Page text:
But nonetheless, a shiver of endorphins and dopamine ran up and down my spine that sent myself the message that I was living out the dream in that moment. The rest of my life would likely go to shit at that point, because the boy I had a gynormous crush on was telling me I was beautiful – and this would be the climax of my lifes story.

beauty. in a nutshell.

But this was not the case. As you can tell by the picture above, I would grow to be an insanely beautiful lady, with the class and grace of a child raised in the company of royalty and strict nannies.

I’m not saying that no good evolved of my childhood ugly ducklingness. Instead of just assuming boys would be interested in me, I ordered books like ‘The Art of Seduction” off the internets and studied about non-monogamy. Which was a hoot in its own way. But, if someone had told me, if someone in their 20’s with a funky haircut, a neat tattoo, someone who wore Doc Martens and black eyeliner, or some babely chick had looked at me and told me without flinching, “You are so beautiful” … the heartbreaking, self-hatred I had formed for my body at the age 11, may have diminished some.

When you were 11, and a complete stranger of a young woman told you they thought you were beautiful, how would it have effected you?

2 thoughts on “Tell An 11-Year-Old They’re Beautiful

  1. I’m still mulling this one over. My first thought was that, maybe it’s part of being 11 to be insecure about your looks; maybe telling your girl she’s beautiful won’t make her believe it. But then I think, I remember being told how smart I was, and believing I was smart- and when I look at my old report cards, my marks aren’t exceptional – maybe the fact that I heard it often meant I bought it. I had an aunt who clearly saw me as “the smart one” and my sister (the one who’s not on facebook) as “the pretty one”, although we’re both smart (You’ll notice that I’m not owning the pretty part!) But we were also raised quite explicitly not to value appearance high among all the qualities we could possess. Independence of thought, an inquisitive mind, kindness and consideration, honesty, a love of reading and learning, logic were what was desirable. That was what I aspired to. If someone had told me in Junior High that I was beautiful, I would have been suspicious. Despite being raised in an anti-fashion, appearance-downplaying home, I knew what beautiful was supposed to look like, and it wasn’t me. If I had believed it, and if that had converted into believing myself to be beautiful, would it have affected me or the person I would become? I honestly don’t know, but I rather fear that it might have made me more self-centred, and more shallow – in short, more concerned with appearances. But that may just be me.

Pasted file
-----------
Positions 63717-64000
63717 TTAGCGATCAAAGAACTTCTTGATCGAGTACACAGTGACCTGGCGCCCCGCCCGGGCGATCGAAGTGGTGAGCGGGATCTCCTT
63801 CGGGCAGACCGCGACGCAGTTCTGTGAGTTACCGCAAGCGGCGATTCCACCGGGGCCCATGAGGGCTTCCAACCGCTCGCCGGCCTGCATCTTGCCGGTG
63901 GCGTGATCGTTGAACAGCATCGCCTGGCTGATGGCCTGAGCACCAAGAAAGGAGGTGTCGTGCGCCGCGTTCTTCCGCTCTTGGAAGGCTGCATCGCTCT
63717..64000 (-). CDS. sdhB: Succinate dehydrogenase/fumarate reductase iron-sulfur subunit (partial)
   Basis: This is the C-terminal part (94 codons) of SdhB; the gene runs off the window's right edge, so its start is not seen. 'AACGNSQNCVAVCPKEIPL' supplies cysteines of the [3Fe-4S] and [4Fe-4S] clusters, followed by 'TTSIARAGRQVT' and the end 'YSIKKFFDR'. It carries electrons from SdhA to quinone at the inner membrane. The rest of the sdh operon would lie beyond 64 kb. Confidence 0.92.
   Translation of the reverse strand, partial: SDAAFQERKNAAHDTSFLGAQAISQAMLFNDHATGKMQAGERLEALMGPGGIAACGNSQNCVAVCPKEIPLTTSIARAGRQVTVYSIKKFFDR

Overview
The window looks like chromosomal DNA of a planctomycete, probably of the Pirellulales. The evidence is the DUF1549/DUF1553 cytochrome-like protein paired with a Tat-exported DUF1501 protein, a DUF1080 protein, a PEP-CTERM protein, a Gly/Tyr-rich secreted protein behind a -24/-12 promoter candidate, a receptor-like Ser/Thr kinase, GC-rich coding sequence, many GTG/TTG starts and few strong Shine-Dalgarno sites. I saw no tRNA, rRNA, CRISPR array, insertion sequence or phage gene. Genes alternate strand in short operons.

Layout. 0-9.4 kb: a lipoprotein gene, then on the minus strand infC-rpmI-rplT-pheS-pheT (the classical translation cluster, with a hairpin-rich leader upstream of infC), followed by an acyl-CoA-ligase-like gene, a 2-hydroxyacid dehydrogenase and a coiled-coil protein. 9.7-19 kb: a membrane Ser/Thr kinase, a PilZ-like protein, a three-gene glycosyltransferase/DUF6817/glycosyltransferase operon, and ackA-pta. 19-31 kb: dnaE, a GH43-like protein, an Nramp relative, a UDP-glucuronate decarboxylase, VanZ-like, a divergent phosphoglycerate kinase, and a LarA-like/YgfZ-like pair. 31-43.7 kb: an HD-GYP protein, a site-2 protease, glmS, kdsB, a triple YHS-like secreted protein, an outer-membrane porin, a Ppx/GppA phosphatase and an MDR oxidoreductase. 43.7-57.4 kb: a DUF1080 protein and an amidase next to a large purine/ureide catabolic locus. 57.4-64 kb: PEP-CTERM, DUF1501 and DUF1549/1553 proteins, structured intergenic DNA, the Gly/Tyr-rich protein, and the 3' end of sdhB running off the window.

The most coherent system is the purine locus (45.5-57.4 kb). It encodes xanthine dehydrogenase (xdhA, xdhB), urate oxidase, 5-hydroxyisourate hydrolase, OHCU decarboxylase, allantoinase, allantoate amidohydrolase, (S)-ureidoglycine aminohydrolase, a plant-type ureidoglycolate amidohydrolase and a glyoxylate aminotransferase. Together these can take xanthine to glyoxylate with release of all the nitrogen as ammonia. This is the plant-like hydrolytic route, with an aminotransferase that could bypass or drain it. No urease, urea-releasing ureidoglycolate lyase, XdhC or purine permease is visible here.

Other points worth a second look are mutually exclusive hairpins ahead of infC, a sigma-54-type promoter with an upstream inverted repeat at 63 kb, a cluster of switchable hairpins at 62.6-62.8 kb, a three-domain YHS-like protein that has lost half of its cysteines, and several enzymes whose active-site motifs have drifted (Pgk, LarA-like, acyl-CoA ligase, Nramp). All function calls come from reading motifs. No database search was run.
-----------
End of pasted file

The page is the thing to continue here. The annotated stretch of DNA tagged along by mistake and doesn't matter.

2. I love it! My mom was great about telling us we were beautiful up until we were about 9 or 10 and then a friend of hers told her to stop it because she would fill our heads with ideas of being too pretty. Our egos would then explode. I don’t know. I think there’s some reasoning to that, but you can never give too much love and support to a teenager in my opinion.